Review: Sweet Thing by Renee Carlino

Posted January 23, 2014 by Holly in Reviews | 0 Comments

Review: Sweet Thing by Renee CarlinoReviewer: Holly
Sweet Thing by Renee Carlino
Series: Sweet Thing #1

Publication Date: August 20th 2013
Genres: Fiction, Romance, General, Contemporary
Pages: 320
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two-half-stars

A USA TODAY bestselling contemporary romance about the complexities of love and self-discovery in the early post-college years.
Mia Kelly thinks she has it all figured out. She’s an Ivy League graduate, a classically trained pianist, and the beloved daughter of a sensible mother and offbeat father. Yet Mia has been stalling since graduation, torn between putting her business degree to use and exploring music, her true love.
When her father unexpectedly dies, she decides to pick up the threads of his life while she figures out her own. Uprooting herself from Ann Arbor to New York City, Mia takes over her father’s café, a treasured neighbor­hood institution that plays host to undiscovered musicians and artists. She’s denied herself the thrilling and unpredictable life of a musician, but a chance encounter with Will, a sweet, gorgeous, and charming guitar­ist, offers her a glimpse of what could be. When Will becomes her friend and then her roommate, she does everything in her power to suppress her passions—for him, for music—but her father’s legacy slowly opens her heart to the possibility of something more.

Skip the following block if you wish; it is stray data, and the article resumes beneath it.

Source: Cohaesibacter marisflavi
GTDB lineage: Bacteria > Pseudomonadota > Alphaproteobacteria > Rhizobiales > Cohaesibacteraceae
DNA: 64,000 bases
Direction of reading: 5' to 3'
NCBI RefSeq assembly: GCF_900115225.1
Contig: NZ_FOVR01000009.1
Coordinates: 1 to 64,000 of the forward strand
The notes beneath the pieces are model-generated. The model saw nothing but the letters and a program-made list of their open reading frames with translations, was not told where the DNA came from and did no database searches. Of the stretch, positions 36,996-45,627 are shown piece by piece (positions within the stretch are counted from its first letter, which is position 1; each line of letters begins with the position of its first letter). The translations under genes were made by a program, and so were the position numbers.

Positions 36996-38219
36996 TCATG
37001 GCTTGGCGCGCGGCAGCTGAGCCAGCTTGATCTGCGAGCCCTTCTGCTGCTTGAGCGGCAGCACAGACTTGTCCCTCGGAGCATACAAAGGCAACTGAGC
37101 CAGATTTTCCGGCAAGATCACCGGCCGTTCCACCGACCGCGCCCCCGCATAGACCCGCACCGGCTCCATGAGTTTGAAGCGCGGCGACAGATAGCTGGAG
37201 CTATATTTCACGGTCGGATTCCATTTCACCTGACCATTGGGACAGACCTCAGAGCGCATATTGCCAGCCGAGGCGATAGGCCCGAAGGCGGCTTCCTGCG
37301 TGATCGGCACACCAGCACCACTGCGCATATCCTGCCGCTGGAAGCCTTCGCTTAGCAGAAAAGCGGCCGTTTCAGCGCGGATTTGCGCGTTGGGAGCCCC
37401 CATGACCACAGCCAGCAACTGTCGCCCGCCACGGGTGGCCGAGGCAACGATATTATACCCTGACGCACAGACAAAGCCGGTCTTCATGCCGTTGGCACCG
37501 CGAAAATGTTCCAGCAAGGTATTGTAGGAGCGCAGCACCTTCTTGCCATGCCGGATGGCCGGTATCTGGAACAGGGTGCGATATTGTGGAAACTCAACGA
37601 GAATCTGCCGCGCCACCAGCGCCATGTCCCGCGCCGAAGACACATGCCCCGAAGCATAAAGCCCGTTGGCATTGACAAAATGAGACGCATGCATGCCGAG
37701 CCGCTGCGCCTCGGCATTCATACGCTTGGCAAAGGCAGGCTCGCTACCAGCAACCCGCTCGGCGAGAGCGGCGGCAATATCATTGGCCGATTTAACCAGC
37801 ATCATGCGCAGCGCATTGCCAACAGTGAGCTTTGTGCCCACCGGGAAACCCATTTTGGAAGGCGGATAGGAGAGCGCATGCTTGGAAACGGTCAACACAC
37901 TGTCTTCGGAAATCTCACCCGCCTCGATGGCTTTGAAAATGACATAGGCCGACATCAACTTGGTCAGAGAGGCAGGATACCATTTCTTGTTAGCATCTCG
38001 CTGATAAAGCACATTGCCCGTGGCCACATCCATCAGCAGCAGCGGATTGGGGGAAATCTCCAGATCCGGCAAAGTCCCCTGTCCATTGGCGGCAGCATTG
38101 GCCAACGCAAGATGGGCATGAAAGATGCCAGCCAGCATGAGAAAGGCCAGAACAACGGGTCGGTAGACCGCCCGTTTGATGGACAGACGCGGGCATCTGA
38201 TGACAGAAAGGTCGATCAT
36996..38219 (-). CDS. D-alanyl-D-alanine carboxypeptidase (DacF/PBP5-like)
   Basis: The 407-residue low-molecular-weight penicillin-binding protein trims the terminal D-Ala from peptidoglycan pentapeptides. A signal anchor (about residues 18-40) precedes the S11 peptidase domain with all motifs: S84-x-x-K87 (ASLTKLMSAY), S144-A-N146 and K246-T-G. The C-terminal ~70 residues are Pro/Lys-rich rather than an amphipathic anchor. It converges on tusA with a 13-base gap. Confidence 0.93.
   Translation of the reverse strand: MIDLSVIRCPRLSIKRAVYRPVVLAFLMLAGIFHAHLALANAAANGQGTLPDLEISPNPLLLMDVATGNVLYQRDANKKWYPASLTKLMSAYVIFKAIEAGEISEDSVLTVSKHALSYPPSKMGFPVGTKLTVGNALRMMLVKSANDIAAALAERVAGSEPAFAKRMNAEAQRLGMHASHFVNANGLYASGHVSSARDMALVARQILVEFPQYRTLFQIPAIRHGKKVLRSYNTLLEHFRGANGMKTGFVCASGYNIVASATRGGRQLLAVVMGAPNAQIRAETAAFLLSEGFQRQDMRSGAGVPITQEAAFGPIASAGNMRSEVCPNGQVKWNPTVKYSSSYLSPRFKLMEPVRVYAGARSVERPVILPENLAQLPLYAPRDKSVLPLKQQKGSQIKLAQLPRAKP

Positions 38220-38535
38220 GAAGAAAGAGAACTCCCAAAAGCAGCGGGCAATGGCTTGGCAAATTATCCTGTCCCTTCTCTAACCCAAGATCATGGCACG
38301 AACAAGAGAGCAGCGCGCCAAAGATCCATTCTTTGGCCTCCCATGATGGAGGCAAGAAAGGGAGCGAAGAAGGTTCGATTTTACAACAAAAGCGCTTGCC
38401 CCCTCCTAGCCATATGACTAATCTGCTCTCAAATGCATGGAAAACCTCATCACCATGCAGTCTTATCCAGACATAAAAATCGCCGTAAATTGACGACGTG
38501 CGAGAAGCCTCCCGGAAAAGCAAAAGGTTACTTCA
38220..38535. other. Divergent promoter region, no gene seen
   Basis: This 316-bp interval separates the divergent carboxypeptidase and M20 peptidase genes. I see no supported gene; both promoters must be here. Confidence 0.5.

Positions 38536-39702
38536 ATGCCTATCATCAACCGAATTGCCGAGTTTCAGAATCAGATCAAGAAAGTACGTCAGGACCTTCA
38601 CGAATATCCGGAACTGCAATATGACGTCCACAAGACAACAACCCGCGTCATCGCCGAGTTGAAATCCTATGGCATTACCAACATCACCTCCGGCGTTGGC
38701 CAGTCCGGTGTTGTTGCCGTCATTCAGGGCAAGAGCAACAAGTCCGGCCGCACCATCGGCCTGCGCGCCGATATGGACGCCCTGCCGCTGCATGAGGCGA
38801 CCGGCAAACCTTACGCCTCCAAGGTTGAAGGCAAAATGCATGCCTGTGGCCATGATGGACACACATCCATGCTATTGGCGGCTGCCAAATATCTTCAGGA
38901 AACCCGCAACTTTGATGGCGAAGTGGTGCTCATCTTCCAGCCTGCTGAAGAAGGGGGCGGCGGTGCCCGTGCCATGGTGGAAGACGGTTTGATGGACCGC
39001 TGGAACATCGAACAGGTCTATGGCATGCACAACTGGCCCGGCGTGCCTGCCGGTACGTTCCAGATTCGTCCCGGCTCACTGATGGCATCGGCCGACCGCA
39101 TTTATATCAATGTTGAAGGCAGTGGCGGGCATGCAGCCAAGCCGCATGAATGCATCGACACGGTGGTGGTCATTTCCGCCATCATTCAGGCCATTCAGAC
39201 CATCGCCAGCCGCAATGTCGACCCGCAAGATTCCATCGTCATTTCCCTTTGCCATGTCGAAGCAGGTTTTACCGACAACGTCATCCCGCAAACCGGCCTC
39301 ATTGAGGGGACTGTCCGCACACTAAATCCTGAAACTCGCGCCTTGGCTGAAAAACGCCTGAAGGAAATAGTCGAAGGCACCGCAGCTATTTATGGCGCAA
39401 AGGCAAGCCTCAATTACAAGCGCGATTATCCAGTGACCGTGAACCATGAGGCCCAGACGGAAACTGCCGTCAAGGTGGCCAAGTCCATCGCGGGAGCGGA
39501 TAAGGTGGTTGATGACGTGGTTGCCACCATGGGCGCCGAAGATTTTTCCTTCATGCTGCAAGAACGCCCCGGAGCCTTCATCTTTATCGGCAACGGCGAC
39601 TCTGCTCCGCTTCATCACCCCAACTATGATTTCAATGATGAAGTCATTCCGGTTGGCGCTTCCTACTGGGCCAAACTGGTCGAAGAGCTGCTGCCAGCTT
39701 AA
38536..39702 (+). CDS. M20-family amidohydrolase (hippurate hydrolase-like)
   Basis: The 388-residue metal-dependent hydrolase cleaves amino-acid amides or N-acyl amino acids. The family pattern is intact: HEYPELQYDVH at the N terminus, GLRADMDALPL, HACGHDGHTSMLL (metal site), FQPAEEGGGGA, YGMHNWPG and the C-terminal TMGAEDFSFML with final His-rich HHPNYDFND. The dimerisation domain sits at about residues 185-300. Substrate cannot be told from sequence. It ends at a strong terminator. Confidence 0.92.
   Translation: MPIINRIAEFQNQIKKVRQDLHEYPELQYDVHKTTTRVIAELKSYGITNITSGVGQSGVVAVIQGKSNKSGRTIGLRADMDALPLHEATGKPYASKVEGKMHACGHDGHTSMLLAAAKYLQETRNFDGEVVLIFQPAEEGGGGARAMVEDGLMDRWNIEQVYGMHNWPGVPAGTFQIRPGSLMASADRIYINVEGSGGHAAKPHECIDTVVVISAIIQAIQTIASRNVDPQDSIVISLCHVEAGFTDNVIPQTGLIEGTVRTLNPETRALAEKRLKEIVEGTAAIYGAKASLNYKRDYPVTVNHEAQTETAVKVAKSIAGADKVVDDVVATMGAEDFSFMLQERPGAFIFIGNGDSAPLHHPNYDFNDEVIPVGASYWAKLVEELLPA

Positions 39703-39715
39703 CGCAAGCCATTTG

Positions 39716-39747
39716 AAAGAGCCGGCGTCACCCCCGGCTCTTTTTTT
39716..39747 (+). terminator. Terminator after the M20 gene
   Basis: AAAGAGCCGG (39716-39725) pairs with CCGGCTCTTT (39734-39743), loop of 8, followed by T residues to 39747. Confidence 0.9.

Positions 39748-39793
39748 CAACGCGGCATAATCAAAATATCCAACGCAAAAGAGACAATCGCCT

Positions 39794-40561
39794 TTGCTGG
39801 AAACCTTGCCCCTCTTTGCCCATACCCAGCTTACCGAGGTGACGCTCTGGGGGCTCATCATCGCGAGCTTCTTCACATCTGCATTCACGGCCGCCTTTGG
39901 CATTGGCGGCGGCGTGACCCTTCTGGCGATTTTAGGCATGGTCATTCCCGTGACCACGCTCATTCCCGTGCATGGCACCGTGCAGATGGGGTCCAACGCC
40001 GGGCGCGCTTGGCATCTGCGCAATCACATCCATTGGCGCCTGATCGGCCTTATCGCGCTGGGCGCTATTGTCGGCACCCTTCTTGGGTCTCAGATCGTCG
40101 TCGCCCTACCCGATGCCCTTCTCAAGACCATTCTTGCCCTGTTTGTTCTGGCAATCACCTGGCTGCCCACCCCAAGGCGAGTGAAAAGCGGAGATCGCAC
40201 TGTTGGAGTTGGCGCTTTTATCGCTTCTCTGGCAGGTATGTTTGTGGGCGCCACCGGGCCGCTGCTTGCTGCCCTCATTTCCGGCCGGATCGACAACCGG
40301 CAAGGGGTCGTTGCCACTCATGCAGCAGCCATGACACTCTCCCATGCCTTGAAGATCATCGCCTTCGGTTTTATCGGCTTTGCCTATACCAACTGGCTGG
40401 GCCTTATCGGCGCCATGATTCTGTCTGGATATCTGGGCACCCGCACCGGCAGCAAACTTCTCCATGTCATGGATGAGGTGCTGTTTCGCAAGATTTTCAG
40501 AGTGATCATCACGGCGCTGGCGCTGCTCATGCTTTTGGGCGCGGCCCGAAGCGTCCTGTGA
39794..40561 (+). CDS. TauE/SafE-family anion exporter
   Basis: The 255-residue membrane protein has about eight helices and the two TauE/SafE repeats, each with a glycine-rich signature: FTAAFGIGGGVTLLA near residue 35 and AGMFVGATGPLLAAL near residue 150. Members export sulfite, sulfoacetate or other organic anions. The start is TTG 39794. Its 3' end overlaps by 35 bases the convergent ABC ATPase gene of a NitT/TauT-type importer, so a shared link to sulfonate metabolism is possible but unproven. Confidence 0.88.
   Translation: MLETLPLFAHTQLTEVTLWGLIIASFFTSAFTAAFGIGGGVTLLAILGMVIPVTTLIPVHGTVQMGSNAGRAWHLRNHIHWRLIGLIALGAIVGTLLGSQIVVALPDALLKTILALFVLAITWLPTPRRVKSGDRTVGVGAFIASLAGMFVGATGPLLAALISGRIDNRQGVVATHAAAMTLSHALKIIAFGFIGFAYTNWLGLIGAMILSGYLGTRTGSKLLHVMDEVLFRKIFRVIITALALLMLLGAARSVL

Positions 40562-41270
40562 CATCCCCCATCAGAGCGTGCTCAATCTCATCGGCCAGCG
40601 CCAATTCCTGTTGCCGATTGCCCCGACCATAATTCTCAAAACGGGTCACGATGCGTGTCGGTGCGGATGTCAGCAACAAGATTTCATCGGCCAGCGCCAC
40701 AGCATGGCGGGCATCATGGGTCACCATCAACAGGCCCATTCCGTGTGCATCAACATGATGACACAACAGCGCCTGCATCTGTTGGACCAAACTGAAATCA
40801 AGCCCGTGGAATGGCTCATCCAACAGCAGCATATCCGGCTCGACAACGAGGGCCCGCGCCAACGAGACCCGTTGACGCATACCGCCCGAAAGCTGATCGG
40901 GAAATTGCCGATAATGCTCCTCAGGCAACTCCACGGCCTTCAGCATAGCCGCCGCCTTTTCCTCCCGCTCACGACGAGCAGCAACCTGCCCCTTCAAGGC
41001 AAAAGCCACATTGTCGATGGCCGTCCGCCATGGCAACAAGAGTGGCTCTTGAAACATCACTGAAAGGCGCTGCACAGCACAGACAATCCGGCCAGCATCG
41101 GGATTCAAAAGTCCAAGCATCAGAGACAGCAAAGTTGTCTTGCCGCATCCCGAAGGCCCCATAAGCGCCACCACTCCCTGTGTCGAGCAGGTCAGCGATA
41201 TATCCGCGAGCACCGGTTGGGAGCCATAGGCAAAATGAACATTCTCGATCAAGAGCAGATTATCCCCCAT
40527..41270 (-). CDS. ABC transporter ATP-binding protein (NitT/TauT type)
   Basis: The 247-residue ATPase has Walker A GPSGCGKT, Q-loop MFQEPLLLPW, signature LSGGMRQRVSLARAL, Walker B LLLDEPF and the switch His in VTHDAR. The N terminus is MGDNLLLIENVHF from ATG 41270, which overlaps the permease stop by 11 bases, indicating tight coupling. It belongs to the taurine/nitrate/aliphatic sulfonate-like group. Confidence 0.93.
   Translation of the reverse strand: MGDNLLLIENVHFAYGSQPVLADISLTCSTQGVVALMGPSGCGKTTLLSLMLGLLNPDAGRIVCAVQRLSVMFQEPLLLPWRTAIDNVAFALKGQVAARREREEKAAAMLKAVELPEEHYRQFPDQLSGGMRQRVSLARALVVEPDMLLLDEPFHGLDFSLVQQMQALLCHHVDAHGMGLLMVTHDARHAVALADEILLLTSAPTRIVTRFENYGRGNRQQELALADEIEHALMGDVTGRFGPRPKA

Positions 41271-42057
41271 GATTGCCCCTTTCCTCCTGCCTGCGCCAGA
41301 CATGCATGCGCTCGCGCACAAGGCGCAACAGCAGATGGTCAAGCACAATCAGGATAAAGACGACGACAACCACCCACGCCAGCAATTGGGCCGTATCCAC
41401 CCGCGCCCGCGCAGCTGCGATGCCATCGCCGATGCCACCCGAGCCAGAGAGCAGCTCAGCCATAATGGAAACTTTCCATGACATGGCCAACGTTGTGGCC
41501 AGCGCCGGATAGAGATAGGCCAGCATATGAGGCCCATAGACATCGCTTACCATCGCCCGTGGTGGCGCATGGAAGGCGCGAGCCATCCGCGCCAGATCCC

When Mia’s father unexpectedly passes away and leaves her the sole beneficiary of his estate, she decides to go to New York City to run the coffee shop he adored and live in his apartment. She didn’t see him a lot growing up, but she cared for him and he her. She needs some time to figure out what she wants to do with her life and to come to terms with his death.

On the flight to New York she meets Will Ryan. Will is a musician and they hit it off right away. They talk the entire flight. About music, life and a million other things. Mia mentions her father’s coffee shop to Will and he turns up a few weeks later. Without thinking, Mia asks him to be her roommate.

Though she’s attracted to him, Will is far from ideal man. He isn’t successful or driven. Though she loves music and plays many instruments, she craves stability and wants someone who can provide it.  So she pushes Will away, and instead starts dating a young professional she convinces herself is everything she’s ever wanted in a man.

I’m not sure why Mia had such a skewed perspective on relationships. Her mother and father weren’t together long, but they maintained a good relationship. She was close with her step-father and impressed by her mother’s relationship with him. Her behavior was often destructive and came across as immature and exasperating.

Though the story is told in first person from Mia’s point-of-view, it’s obvious Will wants a relationship with Mia. He’s open and affectionate with her. He’s the type of man many women would love to have. He was considerate of her feelings, shared many things in common with her and wanted nothing more than her happiness. His only flaw, according to Mia, was that he wasn’t wealthy or driven enough to become so.

While I enjoyed the growth of the heroine, I admit she drove me batty for most of the book. I understand this book was about her changing and growing, and she did.  She begins the novel as a shallow, vain, confused, silly girl. She ends it in a better place. I was glad to see the change in her, but it was extremely painful to watch the process.

If you’re looking for an angsty read, this is the book for you.

2.75 out of 5

This book is available from Atria Books. You can buy it here or here in e-format.

two-half-stars


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